Herman Zimmerman says every Jew who survived the Holocaust has a story to tell. But unlike Zimmerman, not every survivor has crawled back into the belly of the beast to tell it. Cologne-born Zimmerman, now a U.S. citizen, returned to his native Germany, where began the Final Solution that claimed 70 of his relatives. There, he set out to tell his story. After the American insurance company for which Zimmerman worked transferred him to a town near Heidelberg, a local social studies teacher invited him to address a roomful of American teenagers who were studying abroad.
That was just the beginning.
Fourteen years later, answering requests from across Germany and even France, Zimmerman speaks to as many European students as Americans.
In the Bay Area last week to visit his daughter, Zimmerman reflected not only on his youth spent fleeing the Nazis across Western Europe but also on his mission to tell German students about the Holocaust.
"I don't make people responsible for what their grandparents let happen," said Zimmerman. "I tell them, `I feel sorry for you, that you have to live in a country where the unexplainable happened. I don't think you should assume guilt, but your challenge and responsibility is what to do with the memories.'"
That's why Zimmerman dusted off his own painful collection of war memories to share with the students.
His trouble started in 1938, when a Hitler Youth leader stopped Zimmerman, then 13, and his 16-year-old brother Julien on a Cologne sidewalk.
"Things got so bad [that] Julien punched him in the nose," Zimmerman recalled. Afterward, his brother fled to Belgium to escape retribution.
The whole family soon left Germany for a village near Bordeaux in France, where they lived with 17 other Jewish families, closely watched by French police. Julien appeared at their door one day, having located his kin through the Red Cross. Reunited, the Zimmermans dreamed of emigrating to the United States as a family, but their hopes were dashed soon enough.
When French police knocked on their door, the Zimmermans thought the Nazis wanted to conscript Julien for slave labor, so they sneaked him out into the rainy night to hide on the roof. The family did not guess the officers' true motive.
Zimmerman's mother faked a seizure, so both she and Julien, who was still hiding on the roof, were left behind, while Zimmerman and his father were put onto convoys headed for Auschwitz.
Zimmerman's father nursed a theory that young children would be spared, so he advised his son, who was then 16, to tell guards he was 12. The teenager was put aboard a special children's bus along with Rosa, a 9-year-old family friend.
That children's bus was headed for a gas chamber, where they would have died if a sympathetic French guard hadn't secretly advised young Zimmerman to take Rosa and run. They fled the bus and slept on a blanket on the bathroom floor of a nearby hotel. But a French hotel guest called the Gestapo, so the two went on the run again.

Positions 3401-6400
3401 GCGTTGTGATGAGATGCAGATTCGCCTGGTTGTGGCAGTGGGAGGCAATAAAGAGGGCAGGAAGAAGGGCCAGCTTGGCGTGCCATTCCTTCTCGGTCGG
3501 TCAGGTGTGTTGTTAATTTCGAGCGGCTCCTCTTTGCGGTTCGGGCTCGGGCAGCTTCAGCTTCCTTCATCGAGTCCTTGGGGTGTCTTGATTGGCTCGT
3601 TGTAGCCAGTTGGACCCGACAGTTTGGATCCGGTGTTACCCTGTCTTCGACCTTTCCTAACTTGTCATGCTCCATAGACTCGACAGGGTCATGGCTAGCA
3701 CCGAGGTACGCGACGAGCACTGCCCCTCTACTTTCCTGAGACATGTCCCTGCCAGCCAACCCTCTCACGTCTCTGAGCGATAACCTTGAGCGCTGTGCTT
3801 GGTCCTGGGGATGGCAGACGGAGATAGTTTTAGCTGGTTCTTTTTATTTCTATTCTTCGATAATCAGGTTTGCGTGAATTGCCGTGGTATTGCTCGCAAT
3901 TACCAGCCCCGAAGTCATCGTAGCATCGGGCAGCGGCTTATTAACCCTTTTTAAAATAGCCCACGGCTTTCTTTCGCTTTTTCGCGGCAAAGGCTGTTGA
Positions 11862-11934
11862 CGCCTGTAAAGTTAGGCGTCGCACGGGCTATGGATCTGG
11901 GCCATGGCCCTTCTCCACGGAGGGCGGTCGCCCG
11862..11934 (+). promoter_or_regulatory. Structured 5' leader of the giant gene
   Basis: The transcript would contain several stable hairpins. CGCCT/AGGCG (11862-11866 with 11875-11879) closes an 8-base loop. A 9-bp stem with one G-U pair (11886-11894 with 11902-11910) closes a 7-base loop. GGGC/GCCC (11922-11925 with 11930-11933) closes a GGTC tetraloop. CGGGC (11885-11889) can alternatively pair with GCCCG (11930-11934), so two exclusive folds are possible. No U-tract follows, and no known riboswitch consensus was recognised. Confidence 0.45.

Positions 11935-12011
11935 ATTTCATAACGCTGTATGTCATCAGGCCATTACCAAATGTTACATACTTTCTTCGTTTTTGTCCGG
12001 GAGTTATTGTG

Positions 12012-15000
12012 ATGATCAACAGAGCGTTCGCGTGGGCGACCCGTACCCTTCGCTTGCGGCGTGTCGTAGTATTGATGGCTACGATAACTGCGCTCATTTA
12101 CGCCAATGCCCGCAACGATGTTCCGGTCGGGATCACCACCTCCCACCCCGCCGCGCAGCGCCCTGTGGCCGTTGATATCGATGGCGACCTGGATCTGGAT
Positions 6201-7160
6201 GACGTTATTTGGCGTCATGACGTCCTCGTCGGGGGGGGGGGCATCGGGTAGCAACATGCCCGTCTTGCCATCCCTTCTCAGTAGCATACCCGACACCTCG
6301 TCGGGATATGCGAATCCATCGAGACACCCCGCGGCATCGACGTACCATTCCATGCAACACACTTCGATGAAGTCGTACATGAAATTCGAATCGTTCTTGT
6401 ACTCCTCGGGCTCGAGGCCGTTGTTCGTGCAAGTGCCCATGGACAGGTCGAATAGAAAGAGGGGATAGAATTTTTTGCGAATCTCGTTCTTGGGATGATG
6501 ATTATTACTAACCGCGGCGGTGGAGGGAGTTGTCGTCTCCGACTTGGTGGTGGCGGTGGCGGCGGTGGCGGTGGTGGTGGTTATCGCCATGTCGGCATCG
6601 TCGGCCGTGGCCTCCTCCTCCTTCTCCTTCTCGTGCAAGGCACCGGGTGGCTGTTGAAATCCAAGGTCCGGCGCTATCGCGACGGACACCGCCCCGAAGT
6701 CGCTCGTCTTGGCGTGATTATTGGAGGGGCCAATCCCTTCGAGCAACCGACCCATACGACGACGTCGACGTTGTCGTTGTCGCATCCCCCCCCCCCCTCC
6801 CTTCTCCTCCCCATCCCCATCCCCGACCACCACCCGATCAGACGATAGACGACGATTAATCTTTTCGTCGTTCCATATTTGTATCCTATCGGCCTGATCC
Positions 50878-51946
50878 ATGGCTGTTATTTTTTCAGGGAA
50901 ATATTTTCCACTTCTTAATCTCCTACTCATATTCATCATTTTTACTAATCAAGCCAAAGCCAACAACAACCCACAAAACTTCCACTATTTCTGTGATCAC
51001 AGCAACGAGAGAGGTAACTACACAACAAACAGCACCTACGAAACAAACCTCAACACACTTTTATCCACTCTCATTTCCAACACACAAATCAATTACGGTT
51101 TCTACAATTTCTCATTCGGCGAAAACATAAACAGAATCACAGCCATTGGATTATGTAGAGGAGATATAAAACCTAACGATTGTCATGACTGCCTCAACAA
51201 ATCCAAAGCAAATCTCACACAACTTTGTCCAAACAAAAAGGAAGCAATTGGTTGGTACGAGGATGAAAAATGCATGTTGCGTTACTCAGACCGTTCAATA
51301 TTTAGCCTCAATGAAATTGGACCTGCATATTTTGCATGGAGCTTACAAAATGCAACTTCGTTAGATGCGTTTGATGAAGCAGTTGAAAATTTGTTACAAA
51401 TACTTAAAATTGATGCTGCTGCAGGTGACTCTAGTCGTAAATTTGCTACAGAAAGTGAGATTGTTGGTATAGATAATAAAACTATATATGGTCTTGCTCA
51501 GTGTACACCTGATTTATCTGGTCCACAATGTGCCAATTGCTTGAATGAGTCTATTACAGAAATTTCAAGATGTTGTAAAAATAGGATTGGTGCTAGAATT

The pair was soon separated by a Jewish group aiding refugees in France. The boy was on his own.
For years he ran, sometimes alone, sometimes with family members he located. He spent his youth cowering under beds with his older sister in Lyon, hiding in bushes with his older brother outside Switzerland, fleeing on buses, trains and on foot.
"It was sunny outside, and you longed to be free, but you were always afraid, always worried about `roundups,'" said Zimmerman.
He narrowly avoided several such roundups, in which the Gestapo assembled large groups of Jews, ensuring their doom.
Zimmerman made it to Zurich, living with a wealthy Jewish family.
"I'm the only child in the Holocaust who was twice bar mitzvahed," he jokes. "Once in Antwerp in 1938, and again in Zurich. I kept the lie about my age [by this time, Zimmerman was 17], because they were sending Jews back to Germany. I was very shy, very afraid."
Yet all the family survived and were reunited in Switzerland before emigrating to America. Zimmerman credits not just luck for their survival but "the angels by my side," people who risked their lives to save the family.
Zimmerman says non-Jewish landlords protected him and Jews took him in. He tells students about such acts of "civil courage," and that no act of bravery is too small.
His message evokes different reactions from German and American students, Zimmerman said. American students greet him with standing ovations and many questions, but Germans are more reserved.
Still, he has received about 150 notes from those students. In one, a Turkish teen described her fears as a foreigner living in Germany. He carries her note and others, a reminder that the purpose of his own survival is to give children "a gift of life for the future."